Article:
Verse > Thomas Hardy > Wessex Poems and Other Verses
  PREVIOUS NEXT  
CONTENTS · BIBLIOGRAPHIC RECORD
Thomas Hardy (1840–1928).  Wessex Poems and Other Verses.  1898.
 
29. A Sign-Seeker
 
 
I MARK the months in liveries dank and dry,
  The day-tides many-shaped and hued;
  I see the nightfall shades subtrude,
And hear the monotonous hours clang negligently by.
 
I view the evening bonfires of the sun        5
  On hills where morning rains have hissed;
  The eyeless countenance of the mist
Pallidly rising when the summer droughts are done.
 
I have seen the lightning-blade, the leaping star,
  The caldrons of the sea in storm,        10
  Have felt the earthquake’s lifting arm,
And trodden where abysmal fires and snowcones are.
 
I learn to prophesy the hid eclipse,
  The coming of eccentric orbs;
  To mete the dust the sky absorbs,        15
To weigh the sun, and fix the hour each planet dips.
 
I witness fellow earth-men surge and strive;
  Assemblies meet, and throb, and part;
  Death’s soothing finger, sorrow’s smart;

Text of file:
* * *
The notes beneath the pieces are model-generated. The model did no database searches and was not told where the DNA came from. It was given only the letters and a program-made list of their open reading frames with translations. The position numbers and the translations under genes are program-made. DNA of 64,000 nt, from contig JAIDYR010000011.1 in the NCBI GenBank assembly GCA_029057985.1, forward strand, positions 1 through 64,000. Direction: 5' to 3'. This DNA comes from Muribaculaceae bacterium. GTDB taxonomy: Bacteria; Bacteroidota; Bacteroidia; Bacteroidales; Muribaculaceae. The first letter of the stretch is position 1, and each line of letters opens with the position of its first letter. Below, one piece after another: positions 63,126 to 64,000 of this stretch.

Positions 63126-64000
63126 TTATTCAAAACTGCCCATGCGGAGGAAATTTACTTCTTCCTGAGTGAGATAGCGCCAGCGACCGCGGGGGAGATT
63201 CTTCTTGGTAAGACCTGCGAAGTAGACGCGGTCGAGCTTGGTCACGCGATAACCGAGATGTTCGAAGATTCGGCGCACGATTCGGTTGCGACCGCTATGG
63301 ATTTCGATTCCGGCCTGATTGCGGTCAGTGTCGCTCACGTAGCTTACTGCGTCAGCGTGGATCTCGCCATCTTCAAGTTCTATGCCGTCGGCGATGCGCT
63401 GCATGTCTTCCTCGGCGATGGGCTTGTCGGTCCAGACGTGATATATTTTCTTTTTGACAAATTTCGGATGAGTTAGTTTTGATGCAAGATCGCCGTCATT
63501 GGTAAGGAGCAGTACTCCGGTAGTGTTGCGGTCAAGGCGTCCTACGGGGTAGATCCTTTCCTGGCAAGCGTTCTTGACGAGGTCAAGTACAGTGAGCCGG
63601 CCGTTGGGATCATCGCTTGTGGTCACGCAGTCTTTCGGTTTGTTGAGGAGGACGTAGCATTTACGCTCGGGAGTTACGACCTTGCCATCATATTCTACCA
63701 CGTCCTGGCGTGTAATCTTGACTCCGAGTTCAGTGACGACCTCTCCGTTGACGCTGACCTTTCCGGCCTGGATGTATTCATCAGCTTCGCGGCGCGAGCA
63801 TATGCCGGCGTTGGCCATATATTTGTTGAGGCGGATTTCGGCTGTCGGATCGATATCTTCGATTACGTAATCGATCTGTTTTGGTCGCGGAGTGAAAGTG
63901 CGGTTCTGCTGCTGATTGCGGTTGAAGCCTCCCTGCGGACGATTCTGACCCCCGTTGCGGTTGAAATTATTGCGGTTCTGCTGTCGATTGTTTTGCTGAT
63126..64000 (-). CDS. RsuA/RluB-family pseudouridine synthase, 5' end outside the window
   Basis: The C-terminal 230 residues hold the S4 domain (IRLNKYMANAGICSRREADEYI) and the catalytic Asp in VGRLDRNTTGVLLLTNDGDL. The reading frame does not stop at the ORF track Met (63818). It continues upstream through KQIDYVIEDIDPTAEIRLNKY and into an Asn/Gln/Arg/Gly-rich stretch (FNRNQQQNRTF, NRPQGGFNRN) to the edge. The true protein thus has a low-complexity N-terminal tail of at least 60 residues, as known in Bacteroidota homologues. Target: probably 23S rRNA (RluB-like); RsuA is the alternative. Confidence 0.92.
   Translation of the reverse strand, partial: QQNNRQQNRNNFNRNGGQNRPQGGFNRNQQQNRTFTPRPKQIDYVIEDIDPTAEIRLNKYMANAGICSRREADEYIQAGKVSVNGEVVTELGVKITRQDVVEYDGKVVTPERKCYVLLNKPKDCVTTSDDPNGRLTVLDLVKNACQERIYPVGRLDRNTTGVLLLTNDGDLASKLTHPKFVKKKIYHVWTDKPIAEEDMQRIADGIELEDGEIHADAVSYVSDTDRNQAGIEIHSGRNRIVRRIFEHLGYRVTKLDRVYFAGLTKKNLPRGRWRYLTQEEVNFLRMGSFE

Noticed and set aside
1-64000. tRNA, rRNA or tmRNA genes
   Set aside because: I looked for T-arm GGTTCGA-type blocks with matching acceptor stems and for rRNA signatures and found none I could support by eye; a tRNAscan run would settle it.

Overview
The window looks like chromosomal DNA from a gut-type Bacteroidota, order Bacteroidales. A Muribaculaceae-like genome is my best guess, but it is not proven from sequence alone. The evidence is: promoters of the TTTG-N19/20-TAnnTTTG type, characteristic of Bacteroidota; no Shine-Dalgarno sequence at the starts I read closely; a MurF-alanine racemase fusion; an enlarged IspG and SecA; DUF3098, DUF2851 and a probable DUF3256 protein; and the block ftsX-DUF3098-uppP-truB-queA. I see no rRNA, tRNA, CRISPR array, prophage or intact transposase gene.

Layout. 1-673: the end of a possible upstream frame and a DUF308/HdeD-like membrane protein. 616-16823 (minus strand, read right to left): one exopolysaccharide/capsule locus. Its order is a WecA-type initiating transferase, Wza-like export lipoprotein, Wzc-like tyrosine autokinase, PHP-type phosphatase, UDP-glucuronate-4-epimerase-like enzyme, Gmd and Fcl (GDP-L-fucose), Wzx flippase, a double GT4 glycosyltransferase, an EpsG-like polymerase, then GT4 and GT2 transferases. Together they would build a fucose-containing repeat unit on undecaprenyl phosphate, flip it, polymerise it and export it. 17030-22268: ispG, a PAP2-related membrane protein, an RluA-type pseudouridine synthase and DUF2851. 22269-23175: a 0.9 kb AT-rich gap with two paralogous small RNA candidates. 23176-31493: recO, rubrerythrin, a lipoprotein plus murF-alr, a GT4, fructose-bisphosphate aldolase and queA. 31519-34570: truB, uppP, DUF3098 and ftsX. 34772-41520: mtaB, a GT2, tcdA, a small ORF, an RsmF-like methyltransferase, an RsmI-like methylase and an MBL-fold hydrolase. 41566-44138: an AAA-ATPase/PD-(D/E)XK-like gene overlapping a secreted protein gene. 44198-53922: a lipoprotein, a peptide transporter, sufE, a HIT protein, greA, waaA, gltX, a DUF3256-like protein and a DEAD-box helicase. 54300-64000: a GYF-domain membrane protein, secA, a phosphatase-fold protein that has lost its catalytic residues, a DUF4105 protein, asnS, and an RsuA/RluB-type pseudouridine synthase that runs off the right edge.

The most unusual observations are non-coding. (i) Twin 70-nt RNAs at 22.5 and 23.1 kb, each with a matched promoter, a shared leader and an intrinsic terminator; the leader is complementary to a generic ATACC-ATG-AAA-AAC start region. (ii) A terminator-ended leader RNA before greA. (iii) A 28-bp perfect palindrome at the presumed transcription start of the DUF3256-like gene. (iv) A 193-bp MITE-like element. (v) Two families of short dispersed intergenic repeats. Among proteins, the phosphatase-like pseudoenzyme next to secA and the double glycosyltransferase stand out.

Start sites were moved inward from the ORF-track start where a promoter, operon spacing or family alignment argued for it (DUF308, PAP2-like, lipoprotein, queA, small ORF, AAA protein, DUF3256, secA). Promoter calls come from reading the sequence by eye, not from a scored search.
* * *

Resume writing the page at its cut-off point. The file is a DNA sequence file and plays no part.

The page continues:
—All the vast various moils that mean a world alive.        20
 
But that I fain would wot of shuns my sense—
  Those sights of which old prophets tell,
  Those signs the general word so well,
Vouchsafed to their unheed, denied my watchings tense.
 
In graveyard green, behind his monument        25
  To glimpse a phantom parent, friend,
  Wearing his smile, and “Not the end!”
Outbreathing softly: that were blest enlightenment;
 
Or, if a dead Love’s lips, whom dreams reveal
  When midnight imps of King Decay        30
  Delve sly to solve me back to clay,
Should leave some print to prove her spirit-kisses real;
 
Or, when Earth’s Frail lie bleeding of her Strong,
  If some Recorder, as in Writ,
  Near to the weary scene should flit        35
And drop one plume as pledge that Heaven inscrolls the wrong.
 
—There are who, rapt to heights of trancéd trust,
  These tokens claim to feel and see,
  Read radiant hints of times to be—
Of heart to heart returning after dust to dust.        40
 
Such scope is granted not my powers indign…
  I have lain in dead men’s beds, have walked
  The tombs of those with whom I’d talked,
Called many a gone and goodly one to shape a sign,
 
And panted for response. But none replies;        45
  No warnings loom, nor whisperings
  To open out my limitings,
And Nescience mutely muses: When a man falls he lies.
 

CONTENTS · BIBLIOGRAPHIC RECORD
  PREVIOUS NEXT  
 
Loading
Click here to shop the Bartleby Bookstore.

Shakespeare · Bible · Strunk · Anatomy · Nonfiction · Quotations · Reference · Fiction · Poetry
© 1993–2014 Bartleby.com · [Top 150] · Subjects · Titles · Authors